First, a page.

Serious Security flaw has been fixed in Skype
If you’ve caught wind of the supposed Skype security flaw suddenly causing panic across the Infosec stratosphere, calm your fears. Microsoft fixed it months ago. The only question now is did you apply the patch?!Tweet
You may have become aware, over the last few weeks, of some rising panic over a purportedly unfixable security flaw in Skype. But before you fret, and scramble to ascertain the dangers presented to you by this flaw, take heart: Microsoft located, solved and patched the issue way back in October 2017. The recent misguided warnings spreading over the internet are down to a German researcher called Stefan Kanthak. He was under the mistaken impression that Microsoft had failed to execute the large code revision required to patch the bug that he’d reported in September, and felt it necessary to disclose the flaw publicly to warn everyone. It was suggested, in the ensuing hysteria, that Microsoft had a major, ongoing security problem on it’s hands, that millions of Skype users were exposed and at risk, and that it would be very hard, very costly and very slow to fix. The thing is however, that Stefan Kanthak was wrong.
To wrap it up neatly and allay any fears, here’s the rundown:
- The vulnerability appears in Skype for Windows version 7.40 or lower. If you’re still running version 7, update to version 8, which was released in October 2017 without the flaw. You’ll then be safe.
- The security error allowed malware running on a Windows PC to exploit Skype’s update process to gain control over the user’s computer with DLL hijacking. The hacker would then be able to access full system-level privileges.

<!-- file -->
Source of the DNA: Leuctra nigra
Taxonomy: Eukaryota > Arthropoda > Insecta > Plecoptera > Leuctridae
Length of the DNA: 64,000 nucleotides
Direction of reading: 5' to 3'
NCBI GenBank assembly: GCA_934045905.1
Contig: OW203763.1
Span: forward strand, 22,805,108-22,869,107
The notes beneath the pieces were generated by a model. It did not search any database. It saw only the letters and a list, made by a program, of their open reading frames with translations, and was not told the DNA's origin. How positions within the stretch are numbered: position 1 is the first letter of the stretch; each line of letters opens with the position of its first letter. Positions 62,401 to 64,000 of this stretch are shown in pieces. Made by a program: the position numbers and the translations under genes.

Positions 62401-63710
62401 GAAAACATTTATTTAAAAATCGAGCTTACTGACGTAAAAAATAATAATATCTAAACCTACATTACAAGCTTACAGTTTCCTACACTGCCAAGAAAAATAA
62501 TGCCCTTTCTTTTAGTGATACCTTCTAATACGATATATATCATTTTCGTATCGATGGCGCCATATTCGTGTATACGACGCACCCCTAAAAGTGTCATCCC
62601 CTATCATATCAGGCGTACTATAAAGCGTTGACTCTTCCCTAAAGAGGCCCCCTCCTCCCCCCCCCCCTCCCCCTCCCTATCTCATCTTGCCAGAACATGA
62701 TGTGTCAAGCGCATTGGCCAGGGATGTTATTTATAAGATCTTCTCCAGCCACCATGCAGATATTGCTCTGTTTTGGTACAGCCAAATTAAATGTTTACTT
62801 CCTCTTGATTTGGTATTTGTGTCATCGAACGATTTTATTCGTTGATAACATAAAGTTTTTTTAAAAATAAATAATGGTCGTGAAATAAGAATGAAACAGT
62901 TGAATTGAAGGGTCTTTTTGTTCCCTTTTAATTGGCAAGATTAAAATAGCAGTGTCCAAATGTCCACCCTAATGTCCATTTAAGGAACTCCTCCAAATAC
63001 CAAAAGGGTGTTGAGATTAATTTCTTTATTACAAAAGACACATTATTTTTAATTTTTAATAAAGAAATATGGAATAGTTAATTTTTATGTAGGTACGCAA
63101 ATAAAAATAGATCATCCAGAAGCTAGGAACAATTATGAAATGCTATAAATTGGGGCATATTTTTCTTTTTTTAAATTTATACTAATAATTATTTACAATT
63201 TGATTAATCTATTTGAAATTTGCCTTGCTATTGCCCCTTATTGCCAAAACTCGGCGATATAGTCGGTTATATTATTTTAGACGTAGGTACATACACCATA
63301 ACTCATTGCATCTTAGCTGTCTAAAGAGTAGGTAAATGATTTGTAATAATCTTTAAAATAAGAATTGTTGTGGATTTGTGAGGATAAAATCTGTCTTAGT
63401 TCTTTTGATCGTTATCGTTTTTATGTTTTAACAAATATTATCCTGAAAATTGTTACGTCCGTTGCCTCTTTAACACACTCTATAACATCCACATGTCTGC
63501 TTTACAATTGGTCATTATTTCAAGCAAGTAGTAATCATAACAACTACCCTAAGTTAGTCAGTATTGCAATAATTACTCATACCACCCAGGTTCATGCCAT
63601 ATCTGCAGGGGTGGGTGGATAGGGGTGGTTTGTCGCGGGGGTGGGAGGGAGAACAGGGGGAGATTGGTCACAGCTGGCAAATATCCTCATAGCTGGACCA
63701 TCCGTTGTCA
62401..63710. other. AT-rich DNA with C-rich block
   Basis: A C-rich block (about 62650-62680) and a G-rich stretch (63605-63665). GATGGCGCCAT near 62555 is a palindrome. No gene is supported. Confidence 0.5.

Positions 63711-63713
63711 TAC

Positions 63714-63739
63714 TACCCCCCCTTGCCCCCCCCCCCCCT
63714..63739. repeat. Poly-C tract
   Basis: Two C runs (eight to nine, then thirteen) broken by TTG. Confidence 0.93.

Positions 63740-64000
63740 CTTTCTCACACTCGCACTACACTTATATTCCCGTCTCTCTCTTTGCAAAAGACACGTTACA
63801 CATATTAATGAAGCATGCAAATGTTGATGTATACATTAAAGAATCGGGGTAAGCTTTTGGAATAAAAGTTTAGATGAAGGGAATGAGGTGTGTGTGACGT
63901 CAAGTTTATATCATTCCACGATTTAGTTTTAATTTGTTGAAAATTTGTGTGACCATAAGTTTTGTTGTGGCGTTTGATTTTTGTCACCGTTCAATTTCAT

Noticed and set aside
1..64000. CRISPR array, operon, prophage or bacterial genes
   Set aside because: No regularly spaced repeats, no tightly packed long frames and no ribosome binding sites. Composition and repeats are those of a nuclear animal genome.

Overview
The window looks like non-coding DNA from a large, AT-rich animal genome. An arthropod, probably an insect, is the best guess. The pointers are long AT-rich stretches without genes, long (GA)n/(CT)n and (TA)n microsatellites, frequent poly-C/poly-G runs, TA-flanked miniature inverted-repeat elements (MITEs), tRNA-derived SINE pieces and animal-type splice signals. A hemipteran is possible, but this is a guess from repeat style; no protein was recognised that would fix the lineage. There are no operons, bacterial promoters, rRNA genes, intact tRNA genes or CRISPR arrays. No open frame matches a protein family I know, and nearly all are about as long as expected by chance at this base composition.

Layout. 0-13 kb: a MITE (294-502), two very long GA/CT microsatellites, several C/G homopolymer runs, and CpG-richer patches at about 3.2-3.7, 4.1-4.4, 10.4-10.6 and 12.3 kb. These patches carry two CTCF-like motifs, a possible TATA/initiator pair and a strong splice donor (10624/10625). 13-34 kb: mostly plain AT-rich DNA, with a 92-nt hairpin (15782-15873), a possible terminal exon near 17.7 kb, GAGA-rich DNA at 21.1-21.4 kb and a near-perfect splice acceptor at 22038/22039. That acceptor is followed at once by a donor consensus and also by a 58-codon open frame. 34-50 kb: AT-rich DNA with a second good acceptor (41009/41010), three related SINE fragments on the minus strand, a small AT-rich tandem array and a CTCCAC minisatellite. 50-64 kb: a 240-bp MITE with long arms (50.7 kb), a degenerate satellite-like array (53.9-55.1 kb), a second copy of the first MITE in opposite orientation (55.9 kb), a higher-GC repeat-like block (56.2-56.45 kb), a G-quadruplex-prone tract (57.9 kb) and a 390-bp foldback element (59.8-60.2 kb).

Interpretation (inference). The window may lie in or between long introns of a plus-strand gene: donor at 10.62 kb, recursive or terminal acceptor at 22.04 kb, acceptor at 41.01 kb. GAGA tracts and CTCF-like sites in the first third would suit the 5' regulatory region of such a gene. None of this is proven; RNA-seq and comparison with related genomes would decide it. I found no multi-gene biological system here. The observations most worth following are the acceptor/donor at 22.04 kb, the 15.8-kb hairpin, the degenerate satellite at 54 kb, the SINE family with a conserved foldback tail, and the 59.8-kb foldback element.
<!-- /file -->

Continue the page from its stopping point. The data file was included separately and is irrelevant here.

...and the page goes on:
- Microsoft addressed and patched the coding mess up that allowed this, back in October, when they rolled out Version 8. So happily, the vulnerability is avoided simply by updating Skype, and anyone already running the latest version has been protected for the last few months. There has been absolutely no suggestion of any malware infiltrating the updated version.
Skype program manager Ellen Kilbourne explained in a post on a support forum:
“There was an issue with an older version of the Skype for Windows desktop installer – version 7.40 and lower. The issue was in the program that installs the Skype software – the issue was not in the Skype software itself. Customers who have already installed this version of Skype for Windows desktop are not affected. We have removed this older version of Skype for Windows desktop from our website skype.com.”
So there you have it. This alleged crisis isn’t actually a crisis, it’s already been successfully averted, update to Skype version 8 if for some reason you haven’t already, and stop worrying. Microsoft dealt with this ages ago. Now just make sure you apply the patch!